“About twenty years ago, … I was coming one day from the wood of Bannieres, in territory of Bestiac and I was with the late Arnaud Excalas of Lordat, who was wearing crosses for heresy…. He told me that one day he was with his cows in the woods and Arnaud Record of Caussou, the now-dead heretic, came by with another heretic, whom he did not name. And this Arnaud gave these heretics something to eat. And for this he had had crosses imposed by the Inquisition.”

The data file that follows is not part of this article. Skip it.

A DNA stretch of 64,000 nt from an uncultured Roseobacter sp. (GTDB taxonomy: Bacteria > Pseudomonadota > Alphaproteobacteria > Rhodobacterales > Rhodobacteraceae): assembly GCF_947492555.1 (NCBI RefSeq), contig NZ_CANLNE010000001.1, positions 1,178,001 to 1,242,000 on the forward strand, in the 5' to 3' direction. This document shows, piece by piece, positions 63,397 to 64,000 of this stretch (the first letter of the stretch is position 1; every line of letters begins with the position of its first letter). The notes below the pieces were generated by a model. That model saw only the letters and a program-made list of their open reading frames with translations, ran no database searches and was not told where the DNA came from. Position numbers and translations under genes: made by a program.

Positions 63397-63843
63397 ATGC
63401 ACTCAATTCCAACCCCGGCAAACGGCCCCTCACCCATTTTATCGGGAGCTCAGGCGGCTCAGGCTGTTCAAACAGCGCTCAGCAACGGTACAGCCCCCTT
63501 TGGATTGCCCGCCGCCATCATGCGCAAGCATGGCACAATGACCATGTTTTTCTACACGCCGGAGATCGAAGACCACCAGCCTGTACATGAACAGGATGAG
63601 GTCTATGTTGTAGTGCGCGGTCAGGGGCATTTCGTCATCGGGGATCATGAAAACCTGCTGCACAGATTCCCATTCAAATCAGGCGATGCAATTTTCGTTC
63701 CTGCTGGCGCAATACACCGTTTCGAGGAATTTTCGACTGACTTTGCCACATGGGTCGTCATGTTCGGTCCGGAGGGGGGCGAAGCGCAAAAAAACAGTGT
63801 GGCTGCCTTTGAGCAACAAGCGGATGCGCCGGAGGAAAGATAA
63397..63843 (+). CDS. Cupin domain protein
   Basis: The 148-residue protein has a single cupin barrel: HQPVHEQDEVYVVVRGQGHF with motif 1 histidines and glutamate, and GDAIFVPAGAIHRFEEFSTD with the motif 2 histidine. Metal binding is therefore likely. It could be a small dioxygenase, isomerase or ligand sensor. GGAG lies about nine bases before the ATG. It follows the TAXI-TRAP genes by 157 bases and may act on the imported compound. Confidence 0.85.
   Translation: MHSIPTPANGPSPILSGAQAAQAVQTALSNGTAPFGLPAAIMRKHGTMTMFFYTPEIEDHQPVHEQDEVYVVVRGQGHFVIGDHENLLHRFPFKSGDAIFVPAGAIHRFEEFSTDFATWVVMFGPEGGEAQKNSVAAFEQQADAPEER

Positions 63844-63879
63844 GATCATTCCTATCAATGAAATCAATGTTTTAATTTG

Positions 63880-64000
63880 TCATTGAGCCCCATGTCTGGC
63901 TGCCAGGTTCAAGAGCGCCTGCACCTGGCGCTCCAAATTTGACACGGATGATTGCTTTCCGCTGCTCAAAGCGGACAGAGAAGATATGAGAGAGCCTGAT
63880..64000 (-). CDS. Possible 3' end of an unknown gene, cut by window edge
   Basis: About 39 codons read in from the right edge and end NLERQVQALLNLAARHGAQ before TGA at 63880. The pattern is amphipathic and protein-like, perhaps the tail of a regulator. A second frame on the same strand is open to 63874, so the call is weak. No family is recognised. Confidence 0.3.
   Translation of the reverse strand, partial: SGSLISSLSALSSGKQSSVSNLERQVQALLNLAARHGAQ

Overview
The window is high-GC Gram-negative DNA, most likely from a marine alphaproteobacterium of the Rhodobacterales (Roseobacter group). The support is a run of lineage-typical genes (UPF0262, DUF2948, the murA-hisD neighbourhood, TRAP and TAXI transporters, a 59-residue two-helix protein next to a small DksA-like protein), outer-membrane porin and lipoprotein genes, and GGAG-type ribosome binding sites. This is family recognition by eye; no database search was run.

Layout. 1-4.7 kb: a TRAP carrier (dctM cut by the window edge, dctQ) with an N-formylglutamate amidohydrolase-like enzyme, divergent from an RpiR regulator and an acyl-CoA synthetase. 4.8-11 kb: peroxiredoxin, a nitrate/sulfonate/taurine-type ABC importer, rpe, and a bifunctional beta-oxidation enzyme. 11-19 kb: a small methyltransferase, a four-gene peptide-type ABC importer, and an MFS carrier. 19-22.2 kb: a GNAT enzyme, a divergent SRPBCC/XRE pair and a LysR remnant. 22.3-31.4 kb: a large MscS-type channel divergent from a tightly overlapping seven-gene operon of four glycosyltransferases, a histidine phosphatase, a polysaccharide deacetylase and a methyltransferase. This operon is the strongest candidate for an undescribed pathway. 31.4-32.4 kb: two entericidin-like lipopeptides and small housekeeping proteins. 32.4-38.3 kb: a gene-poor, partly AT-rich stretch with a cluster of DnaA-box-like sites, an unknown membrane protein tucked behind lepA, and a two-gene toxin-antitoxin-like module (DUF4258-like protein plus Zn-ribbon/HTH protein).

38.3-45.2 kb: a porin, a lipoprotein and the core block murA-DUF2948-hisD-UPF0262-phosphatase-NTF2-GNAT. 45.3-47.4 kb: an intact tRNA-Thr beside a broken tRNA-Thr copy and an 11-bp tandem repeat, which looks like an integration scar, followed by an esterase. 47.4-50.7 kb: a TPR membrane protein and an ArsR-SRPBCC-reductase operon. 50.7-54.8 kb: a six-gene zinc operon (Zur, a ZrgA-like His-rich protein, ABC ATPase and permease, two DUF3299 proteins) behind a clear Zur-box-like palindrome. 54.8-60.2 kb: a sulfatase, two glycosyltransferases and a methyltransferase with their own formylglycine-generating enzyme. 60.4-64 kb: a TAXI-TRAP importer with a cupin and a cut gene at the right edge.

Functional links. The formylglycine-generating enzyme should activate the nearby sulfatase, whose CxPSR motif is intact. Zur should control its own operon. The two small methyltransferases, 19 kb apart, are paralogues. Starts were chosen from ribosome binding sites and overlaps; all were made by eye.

What Arnaud Cogul is referring to was the yellow crosses heretics had to wear over their clothing in the event that the inquisitorial court released them as abjured heretics. Arnaud’s confession demonstrates that interacting and sharing meals with Cathars were normal activities in the villages of southern France. For instance, Arnaude de Savinhan a Cathar inhabitant of Tarascon in the region of Alpes-Côte d’Azur denies in April 1320, that he was a Cathar. When the inquisitor Arnaude asks him why he took part in heretical meeting if he were not a Cathar, he indicates that he did not believe that he was committing a sin by socializing with his neighbours until he was told by the inquisitors. In another example, in 1320 Gaillarde, a woman from Ornolac in the region of Ariege, was brought in before the inquisitor for being present in the house of a heretic named Guillaume Autast four years ago. When asked why she did not speak of this matter earlier, she answers, “I did not believe that it was as serious as it is, but this year, urged on my conscious, I revealed this to Bernard Peyreou, the priestof Orancle [. . .] and he told me to reveal it to my lord the bishop of Pamiers.” Gaillarde also confesses to knowing Guillaume’s family, stating that she did not feel her association with them was wrong at the time. From the twenty-one records that I have examined almost all Cathars and non-Cathars claimed that their interaction was either out of ignorance or innocence, but in the eyes of the inquisitors, even the slightest contact with the Cathars was incriminating enough. The heretical thoughts and events described by the witnesses were usually insignificant or just a passing comment, but it was enough for the inquisitorial court to summon the heretics. For example, Guillaume Bertrand a witness from Goulier, in the region of Ariege, in 1320 speaks of only one incident that occurred nine years ago where he heard Bernard Franque an inhabitant of Goulier say, “Indeed there were two gods, one good and the other bad.” Another witness named Guillaume Seguela of the same village against the same Bernard indicates that four years ago a neighbour told him that Bernard Franque believed in the existence of a dual god. In almost all of the testimonies the witnesses speak of something that they had heard once or were told by another neighbour. It was possible that the Catholic inhabitants did not like what they heard from their Cathar neighbours, but what the Cathars said in public and what they practiced in their own homes seemed harmless at the time. The Inquisition provided people with a grace or indulgence period so that they could either confess or testify against the Cathar inhabitants. This would have been enough time for people to come up with incriminating stories or recall events that might save themselves from being punished.